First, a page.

All the Domains

I register a lot of domain names. Chances are if you’re reading this, you probably have at least a few yourself. Only a handful of mine are in active use. All the others represent a good intention I had to make an awesome website.

The domains all start innocently enough: it could be a funny turn of phrase I hear while out with some friends; an overheard quip from a television in background; a little burning ember of an idea that keeps coming back to me. There was the one where I would interview people about their most prized possession, or the single-serving site about alternatives to using Helvetica. The list goes on and on.

Around this time of year a bunch of my domain names come up for renewal—likely registered after nights out with friends around the holidays. When they came up for renewal this time, I had to stop and think for a minute. What the hell am I doing? Why do I keep renewing these domains when I will probably never get around to doing anything with them.

This is a domain affliction. It feels encoded in any of us working on the web; we register domains at the drop of a hat. Not because we’re looking for a future pay day, but because we’re in constant conflict with the evil domain squatters.

In recent years, the internet has self-corrected the domain squatter problem. There are many viable TLDs available beyond the workhorse .com, from .co, .io, .is, .me, and so many more. But the big change here is that URLs just aren’t that important anymore. It’s still nice to have a short and memorable domain, but the means to get to a site is more important than ever: links. It doesn’t matter how long or weird your URL is, just link someone to it.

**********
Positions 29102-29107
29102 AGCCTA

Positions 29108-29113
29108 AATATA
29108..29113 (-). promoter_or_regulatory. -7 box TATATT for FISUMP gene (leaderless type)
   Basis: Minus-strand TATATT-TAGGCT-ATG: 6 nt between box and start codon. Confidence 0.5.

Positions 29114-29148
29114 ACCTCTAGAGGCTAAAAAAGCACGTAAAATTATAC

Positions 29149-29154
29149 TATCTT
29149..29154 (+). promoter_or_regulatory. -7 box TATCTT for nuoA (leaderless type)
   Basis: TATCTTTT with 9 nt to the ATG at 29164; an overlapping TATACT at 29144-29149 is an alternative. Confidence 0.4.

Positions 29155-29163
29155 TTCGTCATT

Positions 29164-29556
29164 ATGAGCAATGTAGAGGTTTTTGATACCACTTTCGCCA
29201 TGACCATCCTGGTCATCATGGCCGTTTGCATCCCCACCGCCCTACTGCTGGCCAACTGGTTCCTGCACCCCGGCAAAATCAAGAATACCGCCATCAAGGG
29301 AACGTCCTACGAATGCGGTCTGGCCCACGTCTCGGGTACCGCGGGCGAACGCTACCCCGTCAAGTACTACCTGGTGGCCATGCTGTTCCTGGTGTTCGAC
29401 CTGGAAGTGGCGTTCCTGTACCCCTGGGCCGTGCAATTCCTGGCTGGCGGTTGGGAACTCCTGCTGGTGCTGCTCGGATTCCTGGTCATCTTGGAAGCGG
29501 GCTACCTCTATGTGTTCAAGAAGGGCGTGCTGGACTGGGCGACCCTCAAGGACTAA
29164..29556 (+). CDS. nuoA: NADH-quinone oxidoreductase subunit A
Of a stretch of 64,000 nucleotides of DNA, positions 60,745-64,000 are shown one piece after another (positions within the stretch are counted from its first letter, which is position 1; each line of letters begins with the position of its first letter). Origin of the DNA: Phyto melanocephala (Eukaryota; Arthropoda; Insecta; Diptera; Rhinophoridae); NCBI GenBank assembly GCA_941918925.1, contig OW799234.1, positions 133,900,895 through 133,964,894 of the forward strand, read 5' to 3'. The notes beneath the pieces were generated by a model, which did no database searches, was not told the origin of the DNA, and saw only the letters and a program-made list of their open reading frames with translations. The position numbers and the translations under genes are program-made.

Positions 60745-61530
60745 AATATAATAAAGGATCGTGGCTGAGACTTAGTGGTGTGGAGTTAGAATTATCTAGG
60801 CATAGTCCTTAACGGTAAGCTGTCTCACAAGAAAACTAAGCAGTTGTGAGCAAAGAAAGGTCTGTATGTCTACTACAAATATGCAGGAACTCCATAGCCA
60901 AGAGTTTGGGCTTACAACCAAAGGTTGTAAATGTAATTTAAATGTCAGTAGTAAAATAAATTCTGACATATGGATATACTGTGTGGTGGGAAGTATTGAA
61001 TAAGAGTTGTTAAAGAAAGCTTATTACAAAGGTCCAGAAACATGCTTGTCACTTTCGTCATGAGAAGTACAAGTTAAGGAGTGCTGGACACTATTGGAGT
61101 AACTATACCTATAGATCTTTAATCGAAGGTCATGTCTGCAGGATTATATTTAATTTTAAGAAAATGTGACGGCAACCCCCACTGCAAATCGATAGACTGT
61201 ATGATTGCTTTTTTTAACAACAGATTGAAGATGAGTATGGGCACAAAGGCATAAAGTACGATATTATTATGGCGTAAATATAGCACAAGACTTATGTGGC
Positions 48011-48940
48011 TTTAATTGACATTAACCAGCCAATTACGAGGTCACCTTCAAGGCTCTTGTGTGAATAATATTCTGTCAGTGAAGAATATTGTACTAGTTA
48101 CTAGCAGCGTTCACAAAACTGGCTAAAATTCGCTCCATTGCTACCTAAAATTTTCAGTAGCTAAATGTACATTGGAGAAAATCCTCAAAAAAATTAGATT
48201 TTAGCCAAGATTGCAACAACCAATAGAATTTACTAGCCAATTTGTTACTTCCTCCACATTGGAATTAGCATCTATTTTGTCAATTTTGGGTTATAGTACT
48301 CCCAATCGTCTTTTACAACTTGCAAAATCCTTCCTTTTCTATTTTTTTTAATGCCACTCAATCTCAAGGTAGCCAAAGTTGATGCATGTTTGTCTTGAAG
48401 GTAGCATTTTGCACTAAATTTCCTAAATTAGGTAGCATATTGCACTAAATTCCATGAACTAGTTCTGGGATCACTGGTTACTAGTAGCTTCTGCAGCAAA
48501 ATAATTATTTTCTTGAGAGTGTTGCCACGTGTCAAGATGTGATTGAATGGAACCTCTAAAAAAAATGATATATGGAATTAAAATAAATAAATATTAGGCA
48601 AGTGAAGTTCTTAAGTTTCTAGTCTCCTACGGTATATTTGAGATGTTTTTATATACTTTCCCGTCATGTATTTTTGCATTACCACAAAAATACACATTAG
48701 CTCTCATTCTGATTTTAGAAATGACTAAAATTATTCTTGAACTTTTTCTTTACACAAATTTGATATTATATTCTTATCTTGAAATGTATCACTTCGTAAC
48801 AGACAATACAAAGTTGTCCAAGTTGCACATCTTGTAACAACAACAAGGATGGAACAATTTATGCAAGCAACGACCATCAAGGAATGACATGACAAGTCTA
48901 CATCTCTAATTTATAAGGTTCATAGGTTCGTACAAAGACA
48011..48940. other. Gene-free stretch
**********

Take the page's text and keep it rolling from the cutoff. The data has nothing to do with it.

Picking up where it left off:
Maybe it’s time I got rid of those extra domains.

Years ago I mused that it would be fun to hold a poker game and use domains as the chips. Though, that could actually mean walking away with more domains than you arrived with. Ugh!

More recently I thought it could be fun to have a site (hey, I could get another domain!) where people could list domains for others to claim. But with a catch to keep the domain from just languishing on someone else’s shelf: they’d have a month or so to make a site that uses the domain before it would be transferred to them.

But that seems silly too. Almost like instead of collecting domains I’m collecting ideas to offload domains. Honestly, if I haven’t followed through on the idea behind a domain by now, I’m just wasting money on them. Money that could be going to a charity or at the very least, not down the drain. And some non-domain-squatter might have a better idea for that domain anyway.

I think as my unused domains come up for renewal I’m just going to let them go, or offer them to folks who might use them. There was a time when a domain represented a placeholder for an idea to me. And worse yet, buying the domain gave me a feeling of accomplishment that took the pressure off of having to finish anything more. Now they’ve just become a neglected to-do list (and I have some of those too).

If all those domains went away tomorrow, I would still have the ideas. Those creative impulses can be just a list or a scribble in a sketchbook, until they actually need to be something more. There will be plenty of domains.

This piece originally appeared on The Pastry Box Project.